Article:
In making this demand, Edwards hopes to avoid continued singular association with tax increases. By rushing the Republicans who control the Legislature into signing onto this agenda by refusing to call a session for revenue-raising, he can deflect blame for reelection purposes by reminding that a permanent, income tax-raising solution and perhaps broadening the sales tax base to negate a nagging budget deficit came in bipartisan fashion.


Ganja enforcement change to keep LA grounded

Maybe Louisiana will find itself a bit more grounded as a result of a change in federal marijuana enforcement policy.

This past week, the Pres. Donald Trump Administration announced it would not turn as blind of an eye toward legalization of ganja use in the states. The previous administration essentially had told attorney generals not to prosecute usage in states that decriminalized this. Now, orders have gone out unbinding prosecutors to that.

That means states which, under their law, have decriminalized possession of small amounts of weed, their citizens face increased chance that the federal government will bring them up on charges. Where medical marijuana use has legal status, technically those who use it in any form have a greater risk of arrest for that.


Disasters can't compensate for poor NO rule

The only problem is, you can’t count on a disaster occurring every five years or so to cover up mistakes made in governing.

New Orleans proceeds with its infrastructure rebuild after the hurricane disasters of 2005. Given $2.4 billion to accomplish this, about a sixth of that should commence this year, albeit on a pace that would see the last of it completed just before two decades have passed since Hurricane Katrina struck.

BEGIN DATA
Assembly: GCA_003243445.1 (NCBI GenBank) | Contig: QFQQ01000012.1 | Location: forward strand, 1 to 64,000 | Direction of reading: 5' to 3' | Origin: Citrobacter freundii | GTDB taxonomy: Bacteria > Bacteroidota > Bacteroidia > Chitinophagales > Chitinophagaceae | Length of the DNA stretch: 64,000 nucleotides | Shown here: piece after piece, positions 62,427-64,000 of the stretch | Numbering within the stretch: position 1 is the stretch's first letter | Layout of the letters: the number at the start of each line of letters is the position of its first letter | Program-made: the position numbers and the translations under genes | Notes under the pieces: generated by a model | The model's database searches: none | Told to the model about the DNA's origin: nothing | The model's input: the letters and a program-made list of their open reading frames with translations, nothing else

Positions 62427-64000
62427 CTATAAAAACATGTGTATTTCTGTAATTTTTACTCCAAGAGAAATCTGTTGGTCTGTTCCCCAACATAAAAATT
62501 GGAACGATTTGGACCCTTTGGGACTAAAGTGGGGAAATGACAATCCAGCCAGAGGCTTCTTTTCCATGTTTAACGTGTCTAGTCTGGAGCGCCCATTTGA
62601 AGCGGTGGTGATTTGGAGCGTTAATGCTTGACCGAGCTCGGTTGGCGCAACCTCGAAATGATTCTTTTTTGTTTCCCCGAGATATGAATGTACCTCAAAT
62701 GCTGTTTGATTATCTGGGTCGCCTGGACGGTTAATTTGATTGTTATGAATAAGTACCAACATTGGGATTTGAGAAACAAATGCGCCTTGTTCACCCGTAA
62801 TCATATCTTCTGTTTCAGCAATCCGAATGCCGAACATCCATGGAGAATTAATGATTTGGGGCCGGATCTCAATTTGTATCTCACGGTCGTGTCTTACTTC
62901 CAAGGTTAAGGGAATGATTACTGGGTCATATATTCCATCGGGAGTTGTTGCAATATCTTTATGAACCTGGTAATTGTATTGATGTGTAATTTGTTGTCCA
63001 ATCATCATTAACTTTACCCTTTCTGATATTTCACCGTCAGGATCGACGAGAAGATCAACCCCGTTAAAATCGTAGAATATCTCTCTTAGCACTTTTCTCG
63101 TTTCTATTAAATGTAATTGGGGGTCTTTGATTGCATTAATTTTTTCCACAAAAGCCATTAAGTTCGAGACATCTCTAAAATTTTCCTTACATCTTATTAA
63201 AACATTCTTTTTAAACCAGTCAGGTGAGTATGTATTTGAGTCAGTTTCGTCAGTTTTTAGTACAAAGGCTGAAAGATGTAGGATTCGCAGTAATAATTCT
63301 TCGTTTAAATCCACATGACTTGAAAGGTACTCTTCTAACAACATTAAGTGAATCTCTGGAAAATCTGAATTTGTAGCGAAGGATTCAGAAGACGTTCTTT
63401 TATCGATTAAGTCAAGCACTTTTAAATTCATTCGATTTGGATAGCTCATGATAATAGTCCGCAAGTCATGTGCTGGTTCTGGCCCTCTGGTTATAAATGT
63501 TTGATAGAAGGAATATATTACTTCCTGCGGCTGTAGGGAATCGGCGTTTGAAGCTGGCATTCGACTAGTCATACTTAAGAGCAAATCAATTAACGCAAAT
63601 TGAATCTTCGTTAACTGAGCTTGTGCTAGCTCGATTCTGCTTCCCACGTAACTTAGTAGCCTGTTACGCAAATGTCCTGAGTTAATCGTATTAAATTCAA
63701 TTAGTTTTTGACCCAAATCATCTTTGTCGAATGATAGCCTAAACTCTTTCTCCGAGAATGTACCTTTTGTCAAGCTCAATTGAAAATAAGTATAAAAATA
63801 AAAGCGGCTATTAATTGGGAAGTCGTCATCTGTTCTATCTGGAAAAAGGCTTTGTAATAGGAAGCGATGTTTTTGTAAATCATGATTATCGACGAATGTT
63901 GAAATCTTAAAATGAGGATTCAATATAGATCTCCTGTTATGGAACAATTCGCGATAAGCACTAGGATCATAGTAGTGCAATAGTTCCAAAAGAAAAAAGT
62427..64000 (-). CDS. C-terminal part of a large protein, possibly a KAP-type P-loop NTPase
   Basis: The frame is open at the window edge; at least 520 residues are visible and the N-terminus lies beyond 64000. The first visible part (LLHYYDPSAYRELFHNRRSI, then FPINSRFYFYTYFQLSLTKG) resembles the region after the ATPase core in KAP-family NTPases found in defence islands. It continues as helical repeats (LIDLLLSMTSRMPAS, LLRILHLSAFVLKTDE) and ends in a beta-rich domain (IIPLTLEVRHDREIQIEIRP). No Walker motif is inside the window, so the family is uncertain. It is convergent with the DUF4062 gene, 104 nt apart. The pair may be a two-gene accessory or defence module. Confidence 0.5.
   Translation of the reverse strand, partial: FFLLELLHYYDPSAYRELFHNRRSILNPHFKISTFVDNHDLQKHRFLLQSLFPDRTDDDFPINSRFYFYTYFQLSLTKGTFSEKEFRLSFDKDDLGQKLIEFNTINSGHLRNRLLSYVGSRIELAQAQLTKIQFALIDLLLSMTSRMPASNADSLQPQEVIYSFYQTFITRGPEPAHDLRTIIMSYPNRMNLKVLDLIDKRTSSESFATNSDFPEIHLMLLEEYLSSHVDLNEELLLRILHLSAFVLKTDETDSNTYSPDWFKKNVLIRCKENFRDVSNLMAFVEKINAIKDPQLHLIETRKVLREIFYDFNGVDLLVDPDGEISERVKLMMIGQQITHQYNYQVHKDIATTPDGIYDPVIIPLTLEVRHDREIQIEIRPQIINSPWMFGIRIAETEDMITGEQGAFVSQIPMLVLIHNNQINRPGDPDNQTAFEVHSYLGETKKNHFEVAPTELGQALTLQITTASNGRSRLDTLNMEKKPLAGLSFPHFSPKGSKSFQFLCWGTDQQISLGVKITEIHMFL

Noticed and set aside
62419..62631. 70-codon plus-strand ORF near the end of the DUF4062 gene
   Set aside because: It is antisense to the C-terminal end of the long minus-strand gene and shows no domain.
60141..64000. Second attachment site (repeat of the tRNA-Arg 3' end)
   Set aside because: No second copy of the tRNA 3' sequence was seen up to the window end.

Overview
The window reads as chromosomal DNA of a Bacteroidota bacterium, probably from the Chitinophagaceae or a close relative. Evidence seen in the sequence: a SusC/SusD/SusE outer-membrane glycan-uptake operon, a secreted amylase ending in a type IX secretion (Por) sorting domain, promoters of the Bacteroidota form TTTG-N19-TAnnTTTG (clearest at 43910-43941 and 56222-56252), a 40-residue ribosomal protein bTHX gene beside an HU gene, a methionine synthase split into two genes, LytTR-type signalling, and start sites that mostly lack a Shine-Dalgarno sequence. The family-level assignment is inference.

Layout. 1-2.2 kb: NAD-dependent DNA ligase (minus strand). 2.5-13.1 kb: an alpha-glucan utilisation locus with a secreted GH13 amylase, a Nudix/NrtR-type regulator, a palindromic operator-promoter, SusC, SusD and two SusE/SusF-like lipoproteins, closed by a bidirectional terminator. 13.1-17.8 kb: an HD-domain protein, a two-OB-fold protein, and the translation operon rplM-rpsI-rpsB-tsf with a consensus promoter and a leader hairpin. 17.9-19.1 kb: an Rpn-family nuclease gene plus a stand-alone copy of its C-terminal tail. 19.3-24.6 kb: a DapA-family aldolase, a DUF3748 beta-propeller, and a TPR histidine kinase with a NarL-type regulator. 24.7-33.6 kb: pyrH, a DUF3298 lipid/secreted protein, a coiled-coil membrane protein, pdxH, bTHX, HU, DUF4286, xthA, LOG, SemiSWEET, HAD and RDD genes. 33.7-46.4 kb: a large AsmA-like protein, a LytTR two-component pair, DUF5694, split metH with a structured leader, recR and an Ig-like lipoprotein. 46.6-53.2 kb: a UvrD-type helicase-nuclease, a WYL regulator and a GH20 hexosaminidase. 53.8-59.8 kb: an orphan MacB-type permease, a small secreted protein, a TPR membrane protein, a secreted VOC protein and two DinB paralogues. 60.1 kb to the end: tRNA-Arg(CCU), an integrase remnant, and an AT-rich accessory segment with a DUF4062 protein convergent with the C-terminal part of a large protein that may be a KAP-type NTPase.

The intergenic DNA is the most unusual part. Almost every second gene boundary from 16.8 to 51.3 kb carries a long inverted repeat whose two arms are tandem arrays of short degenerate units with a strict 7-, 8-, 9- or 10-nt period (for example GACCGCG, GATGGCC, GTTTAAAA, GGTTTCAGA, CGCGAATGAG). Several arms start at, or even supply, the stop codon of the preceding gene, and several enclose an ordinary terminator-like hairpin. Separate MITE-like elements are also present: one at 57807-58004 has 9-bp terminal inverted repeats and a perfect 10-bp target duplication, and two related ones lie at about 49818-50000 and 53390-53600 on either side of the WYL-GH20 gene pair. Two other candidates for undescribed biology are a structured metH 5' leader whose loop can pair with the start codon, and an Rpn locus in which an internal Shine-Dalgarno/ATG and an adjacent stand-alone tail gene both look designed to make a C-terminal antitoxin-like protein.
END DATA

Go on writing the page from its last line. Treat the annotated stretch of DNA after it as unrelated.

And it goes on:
The money, gifted by the federal government, has not flowed into the city without controversy. The inspector general’s office of the Department of Homeland Security, which oversees the distribution, concluded that $2 billion worth of the damage came not from the flooding, but from decades of neglect, and recommended taking back those funds. But the city looks likely to catch a break as it appears that federal officials will ignore that counsel.


Latest LPSC vote answers, raises questions

The first big issue handled by the post-election Louisiana Public Service Commission may have signaled the future direction the body might take.

Last month, the PSC adopted much more free market-friendly regulations regarding hauling hazardous waste. Under the old rules, barriers to entry restricted the number of certified haulers so that only 13 could have licenses to haul any kind of waste. New rules will require review for financial stability and an evaluation of capability and do not allow, as under the old rules, current holders essentially to have a veto power over the granting of licenses and also removes a process that was prohibitively expensive.

Prompting the move, the Legislature passed Act 278 last year, which the new PSC regulations essentially track. However, that law presented a constitutional question, since Art. IV Sec. 21 allocates power over “common carriers” to the PSC. R.S. 45:162 provides a definition for that which includes hazardous waste transport, a point that came up in the House of Representatives debate over the bill. Yet it passed it overwhelmingly in bipartisan fashion, and the Senate did the same.